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I have searched everywhere in academic papers about time complexity of a brute force attack on a Shamir's Secret Sharing key. I'm confused between if it is $O(p^k)$ or $O(p)$, such that $p$ is the modulo of encryption and $k-1$ is the degree of the encryption polynome. Because practically, if we're going to rebuild the polynome of encryption, it's equivalent to brute forcing all $p$ possible values for the $k$ coeficients, which leads to an $O(p^k)$ algorithm. But searching directly the secret which is the constant coefficient of the polynome, and knowing that $S<p$, leads to an $O(p)$ algorithm. Could anyone tell me please what's the right one, and if it is $O(p^k)$, why the linear algorithm doesn't work ?

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I have searched everywhere in academic papers about time complexity of a brute force attack on a Shamir's Secret Sharing key.

A brute force attack isn't possible; even if you could perform any arbitrary computation, with $k-1$ shares, you still would not obtain any information on the secret (assuming that randomness was used to generate the shares; if they were generated via a deterministic random number generator, you could).

Because practically, if we're going to rebuild the polynome of encryption, it's equivalent to brute forcing all $p$ possible values for the $k$ coeficients, which leads to an $O(p^k)$ algorithm.

No, even that doesn't work, because there's no way to determine whether you found the correct polynomial; for any possible value of the secret, there is an equal number of polynomials that are consistent with it. Hence, you obtain no information (even probabilistic information) about the secret.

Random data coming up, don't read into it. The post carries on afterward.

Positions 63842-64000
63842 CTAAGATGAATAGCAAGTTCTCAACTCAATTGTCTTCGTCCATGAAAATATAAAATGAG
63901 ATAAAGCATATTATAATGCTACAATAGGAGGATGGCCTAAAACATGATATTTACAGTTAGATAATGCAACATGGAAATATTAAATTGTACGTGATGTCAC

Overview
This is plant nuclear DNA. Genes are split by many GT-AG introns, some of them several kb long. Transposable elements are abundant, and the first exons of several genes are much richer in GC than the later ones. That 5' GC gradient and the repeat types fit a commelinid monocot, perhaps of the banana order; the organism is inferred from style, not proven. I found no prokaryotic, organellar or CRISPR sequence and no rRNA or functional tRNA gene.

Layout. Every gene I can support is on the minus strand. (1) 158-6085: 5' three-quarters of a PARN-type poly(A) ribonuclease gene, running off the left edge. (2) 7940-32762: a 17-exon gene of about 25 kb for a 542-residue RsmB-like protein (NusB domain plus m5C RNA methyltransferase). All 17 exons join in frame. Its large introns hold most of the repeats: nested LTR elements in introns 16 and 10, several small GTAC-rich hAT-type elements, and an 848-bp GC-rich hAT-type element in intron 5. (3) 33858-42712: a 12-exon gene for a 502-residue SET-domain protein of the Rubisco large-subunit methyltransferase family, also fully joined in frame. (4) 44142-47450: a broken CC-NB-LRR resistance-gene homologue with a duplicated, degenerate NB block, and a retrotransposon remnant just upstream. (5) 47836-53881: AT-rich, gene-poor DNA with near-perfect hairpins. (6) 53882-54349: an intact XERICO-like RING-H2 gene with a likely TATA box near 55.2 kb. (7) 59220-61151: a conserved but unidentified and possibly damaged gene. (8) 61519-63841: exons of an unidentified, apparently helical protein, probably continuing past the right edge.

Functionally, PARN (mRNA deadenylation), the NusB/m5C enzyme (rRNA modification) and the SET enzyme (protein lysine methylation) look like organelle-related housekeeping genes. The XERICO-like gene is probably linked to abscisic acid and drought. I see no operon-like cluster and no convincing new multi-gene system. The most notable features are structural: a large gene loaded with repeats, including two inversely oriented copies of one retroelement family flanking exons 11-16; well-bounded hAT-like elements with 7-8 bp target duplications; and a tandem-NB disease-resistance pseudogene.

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  • $\begingroup$ thanks for the fast answer ! but I found here [link] (ijcaonline.org/archives/volume155/number13/…) that The value of p should not be too small or it could be susceptible to brute-force attack. If the value of p is 128 bits then this provides 2^128 possible values, which is a range too large for brute force to ever attempt. What does it mean then ? $\endgroup$ Jun 8 at 14:19
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    $\begingroup$ If there's some way to verify the secret, it can be brute-forced, but that's not really attacking SSS. $\endgroup$ Jun 8 at 14:34
  • $\begingroup$ @AmanGrewal so that means that attacking SSS is equivalent to rebuilding the polynomial used in encryption and not only refinding the secret ? $\endgroup$ Jun 8 at 15:11
  • $\begingroup$ @HamzaBa-mohammed: that comment you found is wrong $\endgroup$
    – poncho
    Jun 8 at 16:28
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    $\begingroup$ @AmanGrewal: "if there's some way to verify the secret"; well, yes, if you can search through all possible secret values, and detect which is the right one, yes, you can learn it. However, you're not using the shares; they don't give you any information that you didn't already have $\endgroup$
    – poncho
    Jun 8 at 16:29

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